Stari Becej is a town and municipality located in the South Backa District of the autonomous province of Vojvodina, Serbia. The town has a population of 25,000, while the municipality has 37,000 inhabitants. It is a multiethnic town, predominantly inhabited by Serbs and Hungarians.

The town was mentioned first during the administration of the Kingdom of Hungary in 1091 under Latin name Bechey and later in 1238 under Hungarian name Becse. Name probably originated from Bechey family that had possessions in this area. In the 15th century (from 1419 to 1441) the town was a possession of the Serbian despot Djuradj Brankovic. In the end of the 15th century, army of the Kingdom of Hungary led by Serbian despot Vuk Grgurevic defeated the Ottoman army near Becej. In 1551, an Ottoman army led by Mehmed Pasha Sokolovic conquered the town. Becej was administered by the Ottomans between 1551 and 1687 (nominally to 1699) and was part of the Sanjak of Segedin.

In the end of the 17th century the Ottoman administration was replaced by Habsburg one and settlement was populated by ethnic Serbs from Banat who ran away from the Ottoman Empire. Between 1702 and 1751, the town belonged to the Tisza-Maros section of the Habsburg Military Frontier. After the abolishment of this part of the Frontier in 1751, many Serbs that lived in the town emigrated to Russia (notably to New Serbia and Slavo-Serbia). They founded a new settlement with name Becej in New Serbia.

First Serb elementary school in Becej was opened in 1703 and it is one of the oldest schools in Vojvodina as well as the first elementary school among Serbs. Hungarian elementary school was opened in Becej in 1765, while Jewish elementary school was opened in 1882.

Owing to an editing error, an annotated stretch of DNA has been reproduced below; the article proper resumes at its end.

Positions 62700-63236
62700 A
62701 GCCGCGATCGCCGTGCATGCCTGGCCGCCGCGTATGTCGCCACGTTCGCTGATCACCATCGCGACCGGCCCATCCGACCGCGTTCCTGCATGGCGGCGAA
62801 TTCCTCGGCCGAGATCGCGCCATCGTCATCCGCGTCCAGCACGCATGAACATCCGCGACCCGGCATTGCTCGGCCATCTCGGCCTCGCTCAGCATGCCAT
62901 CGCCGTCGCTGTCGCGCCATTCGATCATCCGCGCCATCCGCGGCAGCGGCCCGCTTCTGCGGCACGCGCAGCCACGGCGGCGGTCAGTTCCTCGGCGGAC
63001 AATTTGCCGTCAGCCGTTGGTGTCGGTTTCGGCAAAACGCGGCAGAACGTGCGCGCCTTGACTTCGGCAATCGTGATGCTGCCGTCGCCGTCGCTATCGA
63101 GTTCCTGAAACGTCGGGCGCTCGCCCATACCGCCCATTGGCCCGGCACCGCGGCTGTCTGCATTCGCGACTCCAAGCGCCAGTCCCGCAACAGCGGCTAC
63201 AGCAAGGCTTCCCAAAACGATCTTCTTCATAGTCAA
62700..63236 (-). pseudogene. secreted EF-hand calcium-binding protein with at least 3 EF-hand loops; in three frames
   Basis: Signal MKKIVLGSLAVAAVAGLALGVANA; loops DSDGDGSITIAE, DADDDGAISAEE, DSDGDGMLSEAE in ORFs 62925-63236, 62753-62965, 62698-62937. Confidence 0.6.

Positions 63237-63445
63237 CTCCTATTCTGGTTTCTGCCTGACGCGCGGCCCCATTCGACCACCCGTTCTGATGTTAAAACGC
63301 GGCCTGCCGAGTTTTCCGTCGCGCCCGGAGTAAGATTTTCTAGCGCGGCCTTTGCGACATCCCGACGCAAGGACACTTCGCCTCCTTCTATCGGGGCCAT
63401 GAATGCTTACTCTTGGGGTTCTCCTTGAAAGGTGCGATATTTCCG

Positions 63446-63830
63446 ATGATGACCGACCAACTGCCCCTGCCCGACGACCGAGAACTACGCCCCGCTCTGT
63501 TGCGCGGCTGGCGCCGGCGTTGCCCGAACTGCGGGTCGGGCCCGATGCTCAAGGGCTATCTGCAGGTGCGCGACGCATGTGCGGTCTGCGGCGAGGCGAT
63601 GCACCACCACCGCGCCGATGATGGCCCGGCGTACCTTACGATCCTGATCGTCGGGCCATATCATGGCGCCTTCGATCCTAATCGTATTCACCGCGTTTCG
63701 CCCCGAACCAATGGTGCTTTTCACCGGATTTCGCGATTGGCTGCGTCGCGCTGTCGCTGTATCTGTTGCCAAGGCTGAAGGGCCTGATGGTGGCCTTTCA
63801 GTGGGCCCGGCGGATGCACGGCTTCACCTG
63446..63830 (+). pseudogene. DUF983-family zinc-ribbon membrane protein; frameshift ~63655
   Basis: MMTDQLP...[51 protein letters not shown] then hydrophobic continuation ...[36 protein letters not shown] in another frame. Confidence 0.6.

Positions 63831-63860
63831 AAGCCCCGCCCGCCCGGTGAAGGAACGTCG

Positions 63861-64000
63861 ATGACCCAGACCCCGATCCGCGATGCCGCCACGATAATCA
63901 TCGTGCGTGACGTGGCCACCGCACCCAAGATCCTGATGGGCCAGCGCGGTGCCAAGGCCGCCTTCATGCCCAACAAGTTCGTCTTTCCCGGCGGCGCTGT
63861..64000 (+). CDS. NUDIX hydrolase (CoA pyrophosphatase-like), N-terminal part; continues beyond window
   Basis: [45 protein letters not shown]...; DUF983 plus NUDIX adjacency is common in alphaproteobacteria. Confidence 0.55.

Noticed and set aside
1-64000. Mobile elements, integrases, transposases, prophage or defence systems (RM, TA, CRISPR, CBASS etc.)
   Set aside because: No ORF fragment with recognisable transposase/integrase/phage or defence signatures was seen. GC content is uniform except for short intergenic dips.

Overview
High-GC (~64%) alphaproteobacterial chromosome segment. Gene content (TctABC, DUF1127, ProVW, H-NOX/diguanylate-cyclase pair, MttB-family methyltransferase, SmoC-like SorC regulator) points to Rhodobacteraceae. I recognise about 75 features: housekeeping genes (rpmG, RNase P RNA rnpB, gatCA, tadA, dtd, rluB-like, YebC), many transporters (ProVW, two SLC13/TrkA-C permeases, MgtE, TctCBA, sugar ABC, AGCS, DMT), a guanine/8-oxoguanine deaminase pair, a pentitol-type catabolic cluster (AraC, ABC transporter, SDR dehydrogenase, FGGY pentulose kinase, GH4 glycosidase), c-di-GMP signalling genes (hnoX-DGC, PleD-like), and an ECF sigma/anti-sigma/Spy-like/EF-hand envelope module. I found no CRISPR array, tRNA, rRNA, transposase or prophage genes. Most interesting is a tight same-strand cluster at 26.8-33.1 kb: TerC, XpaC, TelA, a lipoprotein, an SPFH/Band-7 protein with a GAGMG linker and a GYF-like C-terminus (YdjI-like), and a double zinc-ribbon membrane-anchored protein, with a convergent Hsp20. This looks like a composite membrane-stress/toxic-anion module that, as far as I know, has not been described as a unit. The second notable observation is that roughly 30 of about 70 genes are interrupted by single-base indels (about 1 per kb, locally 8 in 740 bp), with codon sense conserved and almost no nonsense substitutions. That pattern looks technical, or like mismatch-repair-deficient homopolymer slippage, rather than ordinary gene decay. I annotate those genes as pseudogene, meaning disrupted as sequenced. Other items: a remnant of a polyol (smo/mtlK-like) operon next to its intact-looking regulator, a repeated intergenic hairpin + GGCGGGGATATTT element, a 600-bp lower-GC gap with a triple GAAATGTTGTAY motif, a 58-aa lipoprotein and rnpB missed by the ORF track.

Since 1918, Becej was part of the Kingdom of Serbs, Croats and Slovenes and subsequent South Slavic states. Today, Becej is town in Serbia.


The area of Novi Sad was inhabited since the distant past – the found remains of old settlements date back to the Neolithic period (5000 BCE). Before the middle ages, the region was inhabited by different tribes, including Celts, Romans, and Huns. Slavic tribes (including Serbs) settled the region around Novi Sad mainly in the 6th and 7th century. The region was under the medieval Kingdom of Hungary in the 11th and 12th century and afterwards under the Ottomans from 1526 until 1687, when Habsburg Monarchy took over the control.

The settlement was declared a “free royal city” by the Habsburg empress Maria Theresa in 1748, and it gained its present names Novi Sad, Újvidék, and Neoplanta, meaning “new plantation” in Serbian, Hungarian, and Latin, respectively. For much of the 18th and 19th centuries, this was the largest Serb-inhabited city in the world, part of the Austro-Hungarian Empire until the end of World War I in 1918, when it became part of Kingdom of Serbia. During World War II, it was under Hungarian occupation.